- Photoshop CS6
We shipped Adaptive Wide Angle in Photoshop CS6, which was based on our wide-angle work published at SIGGRAPH 2009. This feature allows you to interactively warp a wide-angle image or panorama to appear more natural. DPReview.com called it the best new feature of Photoshop CS6. Tutorial articles and videos can be found online. Russell Brown created several great videos on the feature: both an introduction and a more detailed look.
- After Effects CS5.5 and Premiere Pro CS6
We shipped the Warp Stabilizer, a new approach to video stabilization, in Adobe After Effects CS5.5, and later Premiere Pro CS6. Warp Stabilizer is now widely used in film (such as Martin Scorsese's Hugo and David Fincher's The Girl with the Dragon Tattoo), television, and online video (such as Tom Lowe's Timescapes).
This feature was the culmination of several years of research with colleagues at Adobe and the University of Wisconsin-Madison, that resulted in a SIGGRAPH 09 publication and and a TOG publication (presented at SIGGRAPH 11). The final Warp Stabilizer combines these techniques and some unpublished improvements.
Information Week called Warp Stabilizer the best new feature across the Creative Suite 5.5. Some good reviews and discussions can be found in OutbackPhoto, the After Effects blog, ProVideo Coalition, and Tom Guilmette's blog. A large number of tests and comparisons can be found on Vimeo and Youtube, such as this example, and this cool stop-motion work.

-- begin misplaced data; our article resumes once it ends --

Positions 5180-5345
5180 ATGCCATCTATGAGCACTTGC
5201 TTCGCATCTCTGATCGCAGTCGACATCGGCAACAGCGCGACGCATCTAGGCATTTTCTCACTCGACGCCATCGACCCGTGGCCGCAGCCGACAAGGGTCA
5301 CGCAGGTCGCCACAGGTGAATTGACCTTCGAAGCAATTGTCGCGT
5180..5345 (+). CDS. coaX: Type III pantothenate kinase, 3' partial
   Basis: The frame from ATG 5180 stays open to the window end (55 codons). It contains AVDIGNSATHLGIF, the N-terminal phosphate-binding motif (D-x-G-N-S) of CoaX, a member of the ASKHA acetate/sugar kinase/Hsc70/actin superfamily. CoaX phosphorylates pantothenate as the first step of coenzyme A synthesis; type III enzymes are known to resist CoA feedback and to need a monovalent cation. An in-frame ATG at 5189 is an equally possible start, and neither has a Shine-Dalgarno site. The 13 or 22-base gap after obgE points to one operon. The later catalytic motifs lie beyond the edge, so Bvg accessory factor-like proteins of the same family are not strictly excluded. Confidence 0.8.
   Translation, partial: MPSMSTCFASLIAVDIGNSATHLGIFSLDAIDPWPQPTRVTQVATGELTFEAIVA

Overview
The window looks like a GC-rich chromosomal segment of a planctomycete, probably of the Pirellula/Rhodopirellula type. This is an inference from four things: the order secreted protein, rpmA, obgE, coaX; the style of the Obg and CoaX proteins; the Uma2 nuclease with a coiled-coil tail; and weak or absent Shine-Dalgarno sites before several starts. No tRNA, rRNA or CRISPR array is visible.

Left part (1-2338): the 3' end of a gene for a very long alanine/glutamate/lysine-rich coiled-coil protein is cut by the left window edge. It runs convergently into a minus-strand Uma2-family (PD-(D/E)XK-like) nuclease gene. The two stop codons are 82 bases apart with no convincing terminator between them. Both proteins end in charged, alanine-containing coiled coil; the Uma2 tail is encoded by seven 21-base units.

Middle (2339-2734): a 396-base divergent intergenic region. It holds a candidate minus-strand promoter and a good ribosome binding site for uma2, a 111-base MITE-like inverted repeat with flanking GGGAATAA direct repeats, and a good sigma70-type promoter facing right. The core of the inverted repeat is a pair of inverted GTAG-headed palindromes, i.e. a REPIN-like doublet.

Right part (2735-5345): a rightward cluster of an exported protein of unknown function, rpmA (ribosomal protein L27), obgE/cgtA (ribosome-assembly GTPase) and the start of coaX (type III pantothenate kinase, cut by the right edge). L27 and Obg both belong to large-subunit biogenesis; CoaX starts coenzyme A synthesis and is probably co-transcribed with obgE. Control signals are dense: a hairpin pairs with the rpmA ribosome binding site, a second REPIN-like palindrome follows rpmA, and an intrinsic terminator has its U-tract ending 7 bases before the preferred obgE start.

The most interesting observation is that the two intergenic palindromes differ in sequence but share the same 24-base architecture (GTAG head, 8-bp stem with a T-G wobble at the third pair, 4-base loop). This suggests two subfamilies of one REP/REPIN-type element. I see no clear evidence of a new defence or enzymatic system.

The Warp Stabilizer was recently used in the production of Martin Scorsese's recent film, Hugo. Watch an interview with VFX Supervisor Rob Legato here; the Warp Stabilizer is mentioned at about 1:50 in.
- Photoshop CS4
Again inspired by Photomontage, I built a feature for creating extended depth-of-field composites in Photoshop called "Stack Images." Macro photographs have a very limited depth of field, so it is challenging to take an image with all regions in focus. Instead, we allow the photographer to take a series of photographs focused at different depths, and automatically compute a composite that is sharp everywhere.
- Photoshop CS3
I built a Photomontage-style layer blending feature in Photoshop CS3. The most common usage is panoramic stitching; simply leave the "Blend images together" checkbox checked when using Photomerge. The feature can also be used by selecting "Auto-blend layers" from the Edit menu.
A final version CS3 was recently released, and the feature is getting rave reviews. I've collected a few links.
- Photoshop Elements 6
- Microsoft Groupshot, built by Alex Colburn and Michael Cohen, was based on our Photomontage research. People seem to like it, and the software was recently demo-ed at CES 2007.